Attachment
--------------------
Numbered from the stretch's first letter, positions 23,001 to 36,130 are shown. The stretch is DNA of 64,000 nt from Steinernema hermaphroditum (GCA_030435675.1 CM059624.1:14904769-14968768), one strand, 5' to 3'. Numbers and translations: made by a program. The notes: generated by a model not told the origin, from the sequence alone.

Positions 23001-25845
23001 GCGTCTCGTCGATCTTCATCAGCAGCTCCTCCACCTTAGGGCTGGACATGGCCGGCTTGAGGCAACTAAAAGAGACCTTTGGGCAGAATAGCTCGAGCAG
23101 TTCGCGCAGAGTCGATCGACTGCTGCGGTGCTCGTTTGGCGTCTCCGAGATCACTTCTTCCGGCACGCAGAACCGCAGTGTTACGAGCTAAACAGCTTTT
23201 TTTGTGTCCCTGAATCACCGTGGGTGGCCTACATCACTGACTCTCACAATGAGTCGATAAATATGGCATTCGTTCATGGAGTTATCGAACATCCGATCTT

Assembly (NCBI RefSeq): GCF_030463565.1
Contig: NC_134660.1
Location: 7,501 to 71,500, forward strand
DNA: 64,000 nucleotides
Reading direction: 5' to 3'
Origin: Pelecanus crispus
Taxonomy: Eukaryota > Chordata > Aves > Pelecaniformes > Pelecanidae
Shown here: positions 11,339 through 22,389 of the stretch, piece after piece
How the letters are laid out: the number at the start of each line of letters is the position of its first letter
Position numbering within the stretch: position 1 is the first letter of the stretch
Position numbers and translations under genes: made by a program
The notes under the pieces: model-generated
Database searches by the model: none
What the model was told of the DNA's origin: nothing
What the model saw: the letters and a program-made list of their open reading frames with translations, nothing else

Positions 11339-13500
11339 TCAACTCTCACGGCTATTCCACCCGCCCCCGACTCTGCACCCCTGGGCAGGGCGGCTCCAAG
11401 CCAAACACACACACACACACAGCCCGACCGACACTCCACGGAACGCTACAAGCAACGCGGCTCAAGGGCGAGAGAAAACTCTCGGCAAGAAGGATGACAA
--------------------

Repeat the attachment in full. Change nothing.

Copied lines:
Numbered from the stretch's first letter, positions 23,001 to 36,130 are shown. The stretch is DNA of 64,000 nt from Steinernema hermaphroditum (GCA_030435675.1 CM059624.1:14904769-14968768), one strand, 5' to 3'. Numbers and translations: made by a program. The notes: generated by a model not told the origin, from the sequence alone.

Positions 23001-25845
23001 GCGTCTCGTCGATCTTCATCAGCAGCTCCTCCACCTTAGGGCTGGACATGGCCGGCTTGAGGCAACTAAAAGAGACCTTTGGGCAGAATAGCTCGAGCAG
23101 TTCGCGCAGAGTCGATCGACTGCTGCGGTGCTCGTTTGGCGTCTCCGAGATCACTTCTTCCGGCACGCAGAACCGCAGTGTTACGAGCTAAACAGCTTTT
23201 TTTGTGTCCCTGAATCACCGTGGGTGGCCTACATCACTGACTCTCACAATGAGTCGATAAATATGGCATTCGTTCATGGAGTTATCGAACATCCGATCTT

Assembly (NCBI RefSeq): GCF_030463565.1
Contig: NC_134660.1
Location: 7,501 to 71,500, forward strand
DNA: 64,000 nucleotides
Reading direction: 5' to 3'
Origin: Pelecanus crispus
Taxonomy: Eukaryota > Chordata > Aves > Pelecaniformes > Pelecanidae
Shown here: positions 11,339 through 22,389 of the stretch, piece after piece
How the letters are laid out: the number at the start of each line of letters is the position of its first letter
Position numbering within the stretch: position 1 is the first letter of the stretch
Position numbers and translations under genes: made by a program
The notes under the pieces: model-generated
Database searches by the model: none
What the model was told of the DNA's origin: nothing
What the model saw: the letters and a program-made list of their open reading frames with translations, nothing else

Positions 11339-13500
11339 TCAACTCTCACGGCTATTCCACCCGCCCCCGACTCTGCACCCCTGGGCAGGGCGGCTCCAAG
11401 CCAAACACACACACACACACAGCCCGACCGACACTCCACGGAACGCTACAAGCAACGCGGCTCAAGGGCGAGAGAAAACTCTCGGCAAGAAGGATGACAA